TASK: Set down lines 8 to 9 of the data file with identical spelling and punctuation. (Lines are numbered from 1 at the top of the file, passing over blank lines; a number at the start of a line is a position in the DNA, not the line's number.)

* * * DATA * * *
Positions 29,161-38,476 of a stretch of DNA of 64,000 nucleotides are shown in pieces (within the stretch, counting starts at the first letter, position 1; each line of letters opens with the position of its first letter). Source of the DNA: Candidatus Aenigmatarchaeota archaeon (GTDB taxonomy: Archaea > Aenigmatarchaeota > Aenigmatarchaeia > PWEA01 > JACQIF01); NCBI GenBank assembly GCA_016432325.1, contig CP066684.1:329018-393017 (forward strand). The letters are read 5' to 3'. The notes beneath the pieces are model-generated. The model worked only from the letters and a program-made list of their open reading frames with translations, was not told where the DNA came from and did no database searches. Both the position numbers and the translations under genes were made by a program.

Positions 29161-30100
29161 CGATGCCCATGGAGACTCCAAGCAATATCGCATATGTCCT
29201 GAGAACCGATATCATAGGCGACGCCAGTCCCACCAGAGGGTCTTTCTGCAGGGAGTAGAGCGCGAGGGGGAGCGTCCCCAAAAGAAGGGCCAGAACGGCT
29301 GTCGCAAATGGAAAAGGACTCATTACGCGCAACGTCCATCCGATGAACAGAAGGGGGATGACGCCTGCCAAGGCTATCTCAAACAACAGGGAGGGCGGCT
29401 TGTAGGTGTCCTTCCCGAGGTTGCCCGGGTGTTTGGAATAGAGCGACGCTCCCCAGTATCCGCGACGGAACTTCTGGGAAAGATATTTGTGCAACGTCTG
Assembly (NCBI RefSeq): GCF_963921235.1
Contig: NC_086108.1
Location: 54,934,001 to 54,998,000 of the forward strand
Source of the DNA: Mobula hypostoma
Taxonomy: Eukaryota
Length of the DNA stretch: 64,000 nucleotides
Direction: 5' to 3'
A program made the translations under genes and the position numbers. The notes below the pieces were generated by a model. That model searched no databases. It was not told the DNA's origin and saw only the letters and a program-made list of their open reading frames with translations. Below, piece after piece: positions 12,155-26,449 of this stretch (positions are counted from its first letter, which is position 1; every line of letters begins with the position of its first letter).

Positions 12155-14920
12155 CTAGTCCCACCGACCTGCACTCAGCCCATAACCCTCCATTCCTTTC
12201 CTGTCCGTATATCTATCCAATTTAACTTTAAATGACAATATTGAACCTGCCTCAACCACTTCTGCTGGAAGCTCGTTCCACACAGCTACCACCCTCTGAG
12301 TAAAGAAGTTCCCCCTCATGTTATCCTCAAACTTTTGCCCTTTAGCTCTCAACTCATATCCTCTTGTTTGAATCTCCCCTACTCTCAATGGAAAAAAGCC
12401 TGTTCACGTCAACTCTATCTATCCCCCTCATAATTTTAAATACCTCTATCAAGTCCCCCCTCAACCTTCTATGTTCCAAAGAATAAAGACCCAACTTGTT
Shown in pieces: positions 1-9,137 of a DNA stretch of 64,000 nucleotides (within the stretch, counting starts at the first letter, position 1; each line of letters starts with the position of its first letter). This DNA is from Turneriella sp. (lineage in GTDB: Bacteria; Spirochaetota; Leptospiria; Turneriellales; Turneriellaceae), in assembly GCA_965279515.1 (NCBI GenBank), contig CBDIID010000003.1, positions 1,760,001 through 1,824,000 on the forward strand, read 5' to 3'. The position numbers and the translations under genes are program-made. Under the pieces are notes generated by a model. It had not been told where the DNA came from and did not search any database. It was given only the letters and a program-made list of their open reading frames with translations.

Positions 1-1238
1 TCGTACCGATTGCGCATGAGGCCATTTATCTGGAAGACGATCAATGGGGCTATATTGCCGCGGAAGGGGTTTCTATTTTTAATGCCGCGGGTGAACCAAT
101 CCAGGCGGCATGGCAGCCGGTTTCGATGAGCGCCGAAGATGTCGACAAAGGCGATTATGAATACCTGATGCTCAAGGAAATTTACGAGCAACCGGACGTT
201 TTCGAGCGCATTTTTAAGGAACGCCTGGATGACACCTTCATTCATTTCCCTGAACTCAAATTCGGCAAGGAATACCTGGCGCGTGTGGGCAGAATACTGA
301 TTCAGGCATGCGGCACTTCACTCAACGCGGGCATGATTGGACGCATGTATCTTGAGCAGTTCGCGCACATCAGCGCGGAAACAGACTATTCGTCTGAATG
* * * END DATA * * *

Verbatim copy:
Contig: NC_086108.1
Location: 54,934,001 to 54,998,000 of the forward strand